Thursday, January 10, 2008

Book: Red Cat, by Peter Spiegelman (2007)

It’s always strange to leap into a series in the middle. But considering the acclaim Red Cat has received, I figured it was time to meet Peter Spiegelman’s New York private investigator John March.

March is the black sheep of his family. Which is why he’s surprised to be hired by his own brother. David March is a successful financier. Also a married one. That doesn’t stop him from meeting women anonymously via the Internet for what are supposed to be meaningless flings. Unfortunately his latest paramour, a mysterious beauty who calls herself Wren, isn’t interested in going away quietly. Wren has worked out David’s identity and is threatening to expose his indiscretions. John’s job is to turn the tables and learn who she is. Only once he does, he also discovers that Wren isn’t interested in something as simple as blackmail – and that David may not be the innocent victim he claims to be.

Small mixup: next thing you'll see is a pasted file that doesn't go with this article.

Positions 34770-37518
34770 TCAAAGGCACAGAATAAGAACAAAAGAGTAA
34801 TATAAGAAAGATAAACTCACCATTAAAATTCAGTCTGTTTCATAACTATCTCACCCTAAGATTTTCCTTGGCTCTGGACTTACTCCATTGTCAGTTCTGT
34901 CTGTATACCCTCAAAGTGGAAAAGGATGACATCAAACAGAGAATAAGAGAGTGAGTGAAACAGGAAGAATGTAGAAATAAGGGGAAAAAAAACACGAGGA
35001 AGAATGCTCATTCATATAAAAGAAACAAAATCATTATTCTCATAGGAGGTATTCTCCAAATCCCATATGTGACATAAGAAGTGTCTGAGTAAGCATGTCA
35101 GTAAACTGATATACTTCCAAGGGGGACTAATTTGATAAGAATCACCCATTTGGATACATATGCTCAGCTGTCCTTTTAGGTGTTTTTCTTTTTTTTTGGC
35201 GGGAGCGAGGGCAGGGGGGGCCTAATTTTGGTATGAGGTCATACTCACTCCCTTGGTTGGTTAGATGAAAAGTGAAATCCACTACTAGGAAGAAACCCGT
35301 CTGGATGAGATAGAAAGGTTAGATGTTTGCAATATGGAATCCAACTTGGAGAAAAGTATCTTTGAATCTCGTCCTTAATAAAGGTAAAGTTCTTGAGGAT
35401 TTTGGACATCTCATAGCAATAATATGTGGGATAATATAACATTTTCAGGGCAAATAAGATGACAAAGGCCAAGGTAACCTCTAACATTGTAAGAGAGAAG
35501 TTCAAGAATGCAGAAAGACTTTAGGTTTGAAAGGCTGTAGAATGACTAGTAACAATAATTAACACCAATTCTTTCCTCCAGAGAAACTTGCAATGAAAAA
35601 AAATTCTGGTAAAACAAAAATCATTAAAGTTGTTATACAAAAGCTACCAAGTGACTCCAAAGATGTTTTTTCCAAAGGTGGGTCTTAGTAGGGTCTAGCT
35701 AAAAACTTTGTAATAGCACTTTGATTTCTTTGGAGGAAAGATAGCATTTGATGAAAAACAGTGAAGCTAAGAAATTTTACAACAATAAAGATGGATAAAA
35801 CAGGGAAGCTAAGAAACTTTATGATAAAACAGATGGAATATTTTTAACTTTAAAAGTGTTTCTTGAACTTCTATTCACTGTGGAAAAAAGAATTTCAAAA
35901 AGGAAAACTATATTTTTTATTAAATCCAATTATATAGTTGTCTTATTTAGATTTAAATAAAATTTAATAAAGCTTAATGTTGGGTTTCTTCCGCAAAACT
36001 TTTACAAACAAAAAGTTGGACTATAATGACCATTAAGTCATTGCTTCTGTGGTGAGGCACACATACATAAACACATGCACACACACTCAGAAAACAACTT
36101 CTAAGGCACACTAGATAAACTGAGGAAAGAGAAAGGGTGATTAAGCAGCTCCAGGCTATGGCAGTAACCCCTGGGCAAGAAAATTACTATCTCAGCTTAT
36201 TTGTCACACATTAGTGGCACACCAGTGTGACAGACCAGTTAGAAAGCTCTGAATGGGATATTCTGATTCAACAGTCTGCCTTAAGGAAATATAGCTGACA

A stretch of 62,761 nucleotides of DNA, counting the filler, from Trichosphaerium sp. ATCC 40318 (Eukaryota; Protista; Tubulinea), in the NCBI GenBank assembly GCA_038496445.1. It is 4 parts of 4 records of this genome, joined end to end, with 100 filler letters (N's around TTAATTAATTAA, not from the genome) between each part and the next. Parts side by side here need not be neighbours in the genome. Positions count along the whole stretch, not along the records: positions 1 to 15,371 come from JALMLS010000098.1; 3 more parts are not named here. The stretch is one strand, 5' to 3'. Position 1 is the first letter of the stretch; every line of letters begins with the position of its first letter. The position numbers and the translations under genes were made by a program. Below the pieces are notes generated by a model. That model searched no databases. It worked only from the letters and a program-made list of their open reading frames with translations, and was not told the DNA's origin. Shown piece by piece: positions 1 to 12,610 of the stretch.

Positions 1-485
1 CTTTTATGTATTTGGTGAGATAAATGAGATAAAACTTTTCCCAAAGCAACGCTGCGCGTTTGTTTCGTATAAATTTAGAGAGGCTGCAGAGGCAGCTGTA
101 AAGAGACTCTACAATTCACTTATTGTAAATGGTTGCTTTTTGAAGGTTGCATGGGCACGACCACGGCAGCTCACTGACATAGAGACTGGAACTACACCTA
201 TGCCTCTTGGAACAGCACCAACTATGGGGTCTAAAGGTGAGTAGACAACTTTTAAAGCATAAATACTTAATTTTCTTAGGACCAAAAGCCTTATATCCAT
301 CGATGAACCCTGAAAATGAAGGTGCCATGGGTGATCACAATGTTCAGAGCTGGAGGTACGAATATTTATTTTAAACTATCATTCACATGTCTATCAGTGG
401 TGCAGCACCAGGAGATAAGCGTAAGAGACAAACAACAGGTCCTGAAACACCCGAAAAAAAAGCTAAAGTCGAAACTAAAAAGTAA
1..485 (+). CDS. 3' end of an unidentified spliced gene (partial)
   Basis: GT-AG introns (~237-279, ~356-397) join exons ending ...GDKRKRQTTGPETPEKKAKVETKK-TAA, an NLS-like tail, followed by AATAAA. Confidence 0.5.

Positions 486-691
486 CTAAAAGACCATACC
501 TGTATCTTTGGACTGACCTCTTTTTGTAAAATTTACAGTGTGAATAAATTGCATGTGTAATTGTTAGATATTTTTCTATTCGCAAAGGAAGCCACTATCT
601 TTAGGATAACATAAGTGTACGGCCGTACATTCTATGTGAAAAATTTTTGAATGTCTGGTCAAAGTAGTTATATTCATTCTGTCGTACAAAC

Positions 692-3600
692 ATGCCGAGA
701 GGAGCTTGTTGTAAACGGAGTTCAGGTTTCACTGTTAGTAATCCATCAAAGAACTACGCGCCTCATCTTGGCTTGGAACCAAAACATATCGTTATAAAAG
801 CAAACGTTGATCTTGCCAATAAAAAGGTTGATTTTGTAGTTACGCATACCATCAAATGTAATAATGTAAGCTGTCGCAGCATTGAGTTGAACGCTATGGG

I have one quibble about Spiegelman’s writing. Ending a chapter with a plot twist, then starting the next one some time later and filling in what happened after that twist, is a powerful device. Unless you use it in almost every chapter, as Spiegelman is wont to do. Then it becomes somewhat mechanical.

But that’s a minor complaint. Red Cat is smart, suspenseful, and full of sharp observations about family, marriage and New York. Particularly when it comes to categorizing every type of cold weather that plagues the city come winter. Red Cat is the third of the John March books, so I plan on doing some falling back of my own.

Miscellaneous: Links

Both courtesy of Movie City News. 15 performances left on the cutting room floor. Then Joe Queenan on why No Country For Old Men is set in the past, and how technology has killed suspense.